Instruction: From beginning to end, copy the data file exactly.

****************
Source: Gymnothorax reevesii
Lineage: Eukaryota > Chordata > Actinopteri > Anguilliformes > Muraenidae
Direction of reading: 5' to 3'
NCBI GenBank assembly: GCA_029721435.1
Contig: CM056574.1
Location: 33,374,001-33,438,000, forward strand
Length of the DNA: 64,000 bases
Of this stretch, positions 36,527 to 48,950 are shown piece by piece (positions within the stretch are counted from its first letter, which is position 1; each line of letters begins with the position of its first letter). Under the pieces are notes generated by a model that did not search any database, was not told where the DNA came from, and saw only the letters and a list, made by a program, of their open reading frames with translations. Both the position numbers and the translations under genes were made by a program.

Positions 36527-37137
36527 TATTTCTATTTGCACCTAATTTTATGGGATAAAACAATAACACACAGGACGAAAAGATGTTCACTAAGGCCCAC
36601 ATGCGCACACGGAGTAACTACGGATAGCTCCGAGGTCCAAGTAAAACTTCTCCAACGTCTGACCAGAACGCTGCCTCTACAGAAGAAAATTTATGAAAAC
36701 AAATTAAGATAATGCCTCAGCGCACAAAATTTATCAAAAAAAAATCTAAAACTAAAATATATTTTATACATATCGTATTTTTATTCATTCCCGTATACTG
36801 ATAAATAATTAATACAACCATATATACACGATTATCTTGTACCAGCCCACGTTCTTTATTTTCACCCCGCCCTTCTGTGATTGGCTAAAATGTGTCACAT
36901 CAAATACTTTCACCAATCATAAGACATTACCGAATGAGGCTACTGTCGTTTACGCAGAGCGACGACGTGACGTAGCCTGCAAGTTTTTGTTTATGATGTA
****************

Source: Gymnothorax reevesii
Lineage: Eukaryota > Chordata > Actinopteri > Anguilliformes > Muraenidae
Direction of reading: 5' to 3'
NCBI GenBank assembly: GCA_029721435.1
Contig: CM056574.1
Location: 33,374,001-33,438,000, forward strand
Length of the DNA: 64,000 bases
Of this stretch, positions 36,527 to 48,950 are shown piece by piece (positions within the stretch are counted from its first letter, which is position 1; each line of letters begins with the position of its first letter). Under the pieces are notes generated by a model that did not search any database, was not told where the DNA came from, and saw only the letters and a list, made by a program, of their open reading frames with translations. Both the position numbers and the translations under genes were made by a program.

Positions 36527-37137
36527 TATTTCTATTTGCACCTAATTTTATGGGATAAAACAATAACACACAGGACGAAAAGATGTTCACTAAGGCCCAC
36601 ATGCGCACACGGAGTAACTACGGATAGCTCCGAGGTCCAAGTAAAACTTCTCCAACGTCTGACCAGAACGCTGCCTCTACAGAAGAAAATTTATGAAAAC
36701 AAATTAAGATAATGCCTCAGCGCACAAAATTTATCAAAAAAAAATCTAAAACTAAAATATATTTTATACATATCGTATTTTTATTCATTCCCGTATACTG
36801 ATAAATAATTAATACAACCATATATACACGATTATCTTGTACCAGCCCACGTTCTTTATTTTCACCCCGCCCTTCTGTGATTGGCTAAAATGTGTCACAT
36901 CAAATACTTTCACCAATCATAAGACATTACCGAATGAGGCTACTGTCGTTTACGCAGAGCGACGACGTGACGTAGCCTGCAAGTTTTTGTTTATGATGTA